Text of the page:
After cutting her teeth in the back rooms of Sotheby’s on the Upper East Side, prepping 19thcentury paintings for auction, Lacey graduates to co-brokering the sale of modernist works for a big-time dealer, adding international travel and a tryst with an emasculated yet debonair French collector named Patrice Claire (among other men) to her art-world repertoire.
Lacey perceives the women she works with at Sotheby’s (and all women, really) as either nuisances or threats. “When someone less capable is ahead of me,” she says, “I am not pleased. It makes me insane.” The annoying women are usually manageable through the application of superior fashion sense. But to neutralize the ones who actually stand between her and success, Lacey immerses herself in her work to become indispensable to the New York art scene’s elite. Soon she realizes that “she was now able to put herself inside a collector’s head, know that she was treating a blessed illness, and determine the appropriate bedside manner.”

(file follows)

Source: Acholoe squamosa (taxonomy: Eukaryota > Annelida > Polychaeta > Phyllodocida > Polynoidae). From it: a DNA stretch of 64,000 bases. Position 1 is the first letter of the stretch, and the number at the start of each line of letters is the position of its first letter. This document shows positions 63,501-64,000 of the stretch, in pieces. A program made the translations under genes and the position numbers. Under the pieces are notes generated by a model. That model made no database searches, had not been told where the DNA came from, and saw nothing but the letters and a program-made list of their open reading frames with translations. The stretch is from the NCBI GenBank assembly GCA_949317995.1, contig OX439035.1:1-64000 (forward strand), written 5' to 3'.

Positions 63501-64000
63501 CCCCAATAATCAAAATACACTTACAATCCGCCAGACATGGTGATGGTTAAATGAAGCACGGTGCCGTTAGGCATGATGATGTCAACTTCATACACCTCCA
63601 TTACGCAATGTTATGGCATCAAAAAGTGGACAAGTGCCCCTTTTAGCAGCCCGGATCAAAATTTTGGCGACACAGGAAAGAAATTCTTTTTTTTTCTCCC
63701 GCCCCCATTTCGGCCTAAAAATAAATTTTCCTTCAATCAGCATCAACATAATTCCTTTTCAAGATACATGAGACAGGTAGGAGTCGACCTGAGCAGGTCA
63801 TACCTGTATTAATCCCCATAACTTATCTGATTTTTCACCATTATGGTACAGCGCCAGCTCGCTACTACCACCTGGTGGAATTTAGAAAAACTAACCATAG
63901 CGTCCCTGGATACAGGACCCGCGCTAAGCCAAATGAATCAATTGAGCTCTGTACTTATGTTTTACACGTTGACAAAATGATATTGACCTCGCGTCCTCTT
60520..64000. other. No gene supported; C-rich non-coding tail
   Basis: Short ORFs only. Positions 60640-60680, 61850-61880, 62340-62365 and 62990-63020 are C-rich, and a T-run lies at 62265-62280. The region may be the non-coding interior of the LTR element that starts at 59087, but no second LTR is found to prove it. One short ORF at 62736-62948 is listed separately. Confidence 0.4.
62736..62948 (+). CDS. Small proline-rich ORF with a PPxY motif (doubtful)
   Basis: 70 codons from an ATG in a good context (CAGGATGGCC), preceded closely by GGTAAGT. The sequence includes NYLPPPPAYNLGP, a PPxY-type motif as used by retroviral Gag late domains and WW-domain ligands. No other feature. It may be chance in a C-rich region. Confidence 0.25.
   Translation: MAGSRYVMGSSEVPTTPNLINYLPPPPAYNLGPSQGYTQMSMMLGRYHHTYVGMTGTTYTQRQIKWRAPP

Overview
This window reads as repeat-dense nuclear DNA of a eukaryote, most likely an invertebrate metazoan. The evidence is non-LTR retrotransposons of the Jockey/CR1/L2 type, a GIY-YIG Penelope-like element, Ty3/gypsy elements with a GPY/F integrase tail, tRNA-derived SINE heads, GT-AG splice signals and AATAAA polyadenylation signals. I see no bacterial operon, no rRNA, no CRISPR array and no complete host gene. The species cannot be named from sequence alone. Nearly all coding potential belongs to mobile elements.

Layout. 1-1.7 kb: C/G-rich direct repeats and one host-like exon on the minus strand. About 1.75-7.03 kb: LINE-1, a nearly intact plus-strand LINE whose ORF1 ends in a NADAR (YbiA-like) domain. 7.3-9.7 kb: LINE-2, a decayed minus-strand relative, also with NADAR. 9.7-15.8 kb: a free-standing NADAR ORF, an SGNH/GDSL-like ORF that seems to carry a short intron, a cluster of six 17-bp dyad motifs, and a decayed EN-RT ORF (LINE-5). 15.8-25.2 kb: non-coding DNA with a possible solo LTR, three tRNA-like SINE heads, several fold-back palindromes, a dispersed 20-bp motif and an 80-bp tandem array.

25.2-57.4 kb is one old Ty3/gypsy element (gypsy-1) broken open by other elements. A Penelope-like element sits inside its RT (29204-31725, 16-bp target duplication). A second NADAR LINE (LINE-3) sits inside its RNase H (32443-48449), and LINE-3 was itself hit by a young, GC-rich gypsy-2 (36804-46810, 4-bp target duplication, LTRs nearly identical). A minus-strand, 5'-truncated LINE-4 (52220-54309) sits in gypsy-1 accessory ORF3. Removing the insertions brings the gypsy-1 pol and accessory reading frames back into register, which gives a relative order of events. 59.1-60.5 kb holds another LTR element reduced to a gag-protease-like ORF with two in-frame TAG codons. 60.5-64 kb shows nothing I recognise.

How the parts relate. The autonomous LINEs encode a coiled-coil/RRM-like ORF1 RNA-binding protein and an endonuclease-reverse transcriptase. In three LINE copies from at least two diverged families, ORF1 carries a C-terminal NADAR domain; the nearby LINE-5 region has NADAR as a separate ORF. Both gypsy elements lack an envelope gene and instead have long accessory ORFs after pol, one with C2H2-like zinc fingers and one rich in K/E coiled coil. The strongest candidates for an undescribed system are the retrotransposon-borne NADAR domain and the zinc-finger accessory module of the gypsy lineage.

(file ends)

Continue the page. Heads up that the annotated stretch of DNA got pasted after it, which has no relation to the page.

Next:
As trends in art buying and marketing change — “this was the first time in conventional art history where no single movement dominated … diversity bounced around like spilled marbles on concrete” — so do Lacey’s personal attachments, professional loyalties, and Manhattan addresses. Her ambitions lead her to the Chelsea neighborhood on Manhattan’s West Side right before a dealer-friendly escalation in market prices for works by Andy Warhol. Lacey has a 1965 painting from Warhol’s Flowers series hanging in her apartment. How she came to possess and profit from it and other valuable paintings is at the root of Martin’s devilish story, which is illustrated with more than 20 prints of works by painters — some esoteric, others widely celebrated — including Milton Avery, Pablo Picasso, and Willem de Kooning.